The Trust’s Manager, Walter Price has over 40 years of experience of investing in technology and is based in San Francisco at the heart of the tech world. Read his latest views in Investment Insights from Silicon Valley below.
Walter Price turns his attention to application of AI to data, how this can make processes more efficient and in turn companies more profitable. To participate cost-effectively though requires data to be in the cloud, further driving adoption of cloud infrastructure and services.
How vulnerable are the largest tech companies to being broken up? Walter Price gives his view on how likely this might be under increasing scrutiny from regulators. Also under the spotlight is technology’s lasting legacy as a result of the pandemic.
Joe Biden campaigned on a platform of stimulating the economy after the Covid-19 shock, with a new focus on green energy and infrastructure. We look at how technology may fare under the new administration and also in the face of greater scrutiny for the largest firms from regulators.
Walter Price looks at what’s emerged from earnings season, how the ‘new normal’ continues to drive tech through increased productivity and Apple hitting a $2 trillion valuation. Rounding out – what do US/China tensions on tech and security herald for the future of the internet?
We take an updated look at electric vehicles in light of new government stimulus packages around the world – all eyes have been on Tesla over the past year as its shares have risen fast. India is moving online at an incredible pace – this has piqued the interest of some of the big tech players.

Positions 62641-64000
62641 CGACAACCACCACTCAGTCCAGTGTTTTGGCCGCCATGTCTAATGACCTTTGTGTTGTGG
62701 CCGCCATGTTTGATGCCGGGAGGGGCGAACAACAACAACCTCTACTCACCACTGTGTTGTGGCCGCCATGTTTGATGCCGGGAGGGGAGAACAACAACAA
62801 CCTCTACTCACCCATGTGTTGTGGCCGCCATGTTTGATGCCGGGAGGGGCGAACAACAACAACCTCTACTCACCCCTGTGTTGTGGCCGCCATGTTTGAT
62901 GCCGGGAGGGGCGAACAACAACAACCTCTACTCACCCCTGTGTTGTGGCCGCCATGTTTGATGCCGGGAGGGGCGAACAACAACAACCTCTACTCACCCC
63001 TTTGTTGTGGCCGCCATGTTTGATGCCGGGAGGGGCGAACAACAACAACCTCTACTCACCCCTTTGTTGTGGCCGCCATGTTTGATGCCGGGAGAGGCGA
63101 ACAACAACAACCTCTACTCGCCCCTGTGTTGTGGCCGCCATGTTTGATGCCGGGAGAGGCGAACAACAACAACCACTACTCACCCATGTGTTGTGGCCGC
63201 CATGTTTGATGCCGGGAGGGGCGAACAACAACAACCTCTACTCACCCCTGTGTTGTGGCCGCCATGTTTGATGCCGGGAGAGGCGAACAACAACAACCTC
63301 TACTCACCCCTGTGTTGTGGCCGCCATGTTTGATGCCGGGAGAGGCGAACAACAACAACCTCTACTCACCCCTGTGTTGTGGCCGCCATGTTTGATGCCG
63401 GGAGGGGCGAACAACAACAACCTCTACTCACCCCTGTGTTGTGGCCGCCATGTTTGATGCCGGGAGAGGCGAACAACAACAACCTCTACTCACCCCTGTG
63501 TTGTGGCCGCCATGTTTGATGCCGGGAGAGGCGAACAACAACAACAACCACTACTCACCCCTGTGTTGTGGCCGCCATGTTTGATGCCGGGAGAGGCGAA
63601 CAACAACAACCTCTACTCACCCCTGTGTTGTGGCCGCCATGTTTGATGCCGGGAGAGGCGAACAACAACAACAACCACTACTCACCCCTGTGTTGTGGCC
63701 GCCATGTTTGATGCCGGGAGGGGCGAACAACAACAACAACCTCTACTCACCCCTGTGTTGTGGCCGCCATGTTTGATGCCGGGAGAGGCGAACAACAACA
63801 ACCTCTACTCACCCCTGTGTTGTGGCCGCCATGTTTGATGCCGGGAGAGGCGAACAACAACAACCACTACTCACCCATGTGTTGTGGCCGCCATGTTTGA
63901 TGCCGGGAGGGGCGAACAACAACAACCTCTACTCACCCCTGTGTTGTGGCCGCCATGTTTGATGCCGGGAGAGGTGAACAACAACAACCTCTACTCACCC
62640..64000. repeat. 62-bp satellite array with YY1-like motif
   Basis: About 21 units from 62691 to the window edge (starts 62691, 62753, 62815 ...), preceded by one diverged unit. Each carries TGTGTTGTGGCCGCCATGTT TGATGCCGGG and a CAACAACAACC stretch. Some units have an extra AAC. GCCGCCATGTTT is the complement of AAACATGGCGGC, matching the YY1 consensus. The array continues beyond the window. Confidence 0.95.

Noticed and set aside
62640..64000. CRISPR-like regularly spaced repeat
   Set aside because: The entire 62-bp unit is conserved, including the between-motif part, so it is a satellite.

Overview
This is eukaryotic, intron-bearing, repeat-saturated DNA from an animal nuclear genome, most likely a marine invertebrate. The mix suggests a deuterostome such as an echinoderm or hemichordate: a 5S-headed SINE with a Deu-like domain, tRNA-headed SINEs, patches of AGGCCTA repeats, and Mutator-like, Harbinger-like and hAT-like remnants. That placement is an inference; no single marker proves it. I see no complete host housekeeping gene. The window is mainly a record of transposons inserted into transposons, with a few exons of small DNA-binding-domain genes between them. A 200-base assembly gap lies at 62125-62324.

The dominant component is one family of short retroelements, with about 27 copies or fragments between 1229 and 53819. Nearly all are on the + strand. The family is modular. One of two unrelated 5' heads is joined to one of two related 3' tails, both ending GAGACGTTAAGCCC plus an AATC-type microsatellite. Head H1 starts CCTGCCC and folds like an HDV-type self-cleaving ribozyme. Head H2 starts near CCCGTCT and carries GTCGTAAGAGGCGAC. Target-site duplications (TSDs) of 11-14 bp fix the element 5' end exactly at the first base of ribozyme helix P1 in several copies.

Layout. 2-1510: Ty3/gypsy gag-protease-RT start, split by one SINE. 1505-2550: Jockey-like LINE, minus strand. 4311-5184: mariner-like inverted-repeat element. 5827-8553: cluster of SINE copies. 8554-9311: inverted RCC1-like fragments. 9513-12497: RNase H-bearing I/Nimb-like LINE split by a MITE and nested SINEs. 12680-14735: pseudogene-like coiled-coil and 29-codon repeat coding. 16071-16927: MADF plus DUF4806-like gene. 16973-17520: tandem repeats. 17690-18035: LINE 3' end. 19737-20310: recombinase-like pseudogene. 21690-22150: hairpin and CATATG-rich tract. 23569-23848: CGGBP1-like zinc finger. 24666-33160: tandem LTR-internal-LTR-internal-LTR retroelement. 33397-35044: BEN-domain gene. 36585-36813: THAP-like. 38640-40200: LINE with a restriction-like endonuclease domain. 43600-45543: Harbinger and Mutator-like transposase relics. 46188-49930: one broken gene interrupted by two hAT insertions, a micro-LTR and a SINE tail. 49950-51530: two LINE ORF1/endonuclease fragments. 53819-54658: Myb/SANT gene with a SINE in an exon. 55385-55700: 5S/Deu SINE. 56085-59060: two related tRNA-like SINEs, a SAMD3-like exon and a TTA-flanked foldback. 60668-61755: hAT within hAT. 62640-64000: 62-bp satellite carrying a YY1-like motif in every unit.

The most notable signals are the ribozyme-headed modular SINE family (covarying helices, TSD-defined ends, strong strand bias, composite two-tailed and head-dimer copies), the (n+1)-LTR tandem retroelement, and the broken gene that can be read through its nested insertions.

Walter Price reflects on strength of technology companies through the current challenging times. He also looks at environmental factors – lockdown has given a glimpse of a potentially less polluted future. Finally contact tracing is drawing on the tech giants and US/China tensions re-emerge.
Walter Price chats about investment management under lockdown conditions. Plus, while the current environment seems to be helping some tech firms to flourish as demand for their services explodes, Walter cautions against seeing anyone as a particular winner. Finally, ‘what comes next?’
In his latest update, Walter Price looks at how Covid-19 is impacting on the technology sector – which companies are struggling, which have benefitted – and what might a recovery look like? Although now overshadowed by coronavirus impacts, there is also the small issue of a US election looming.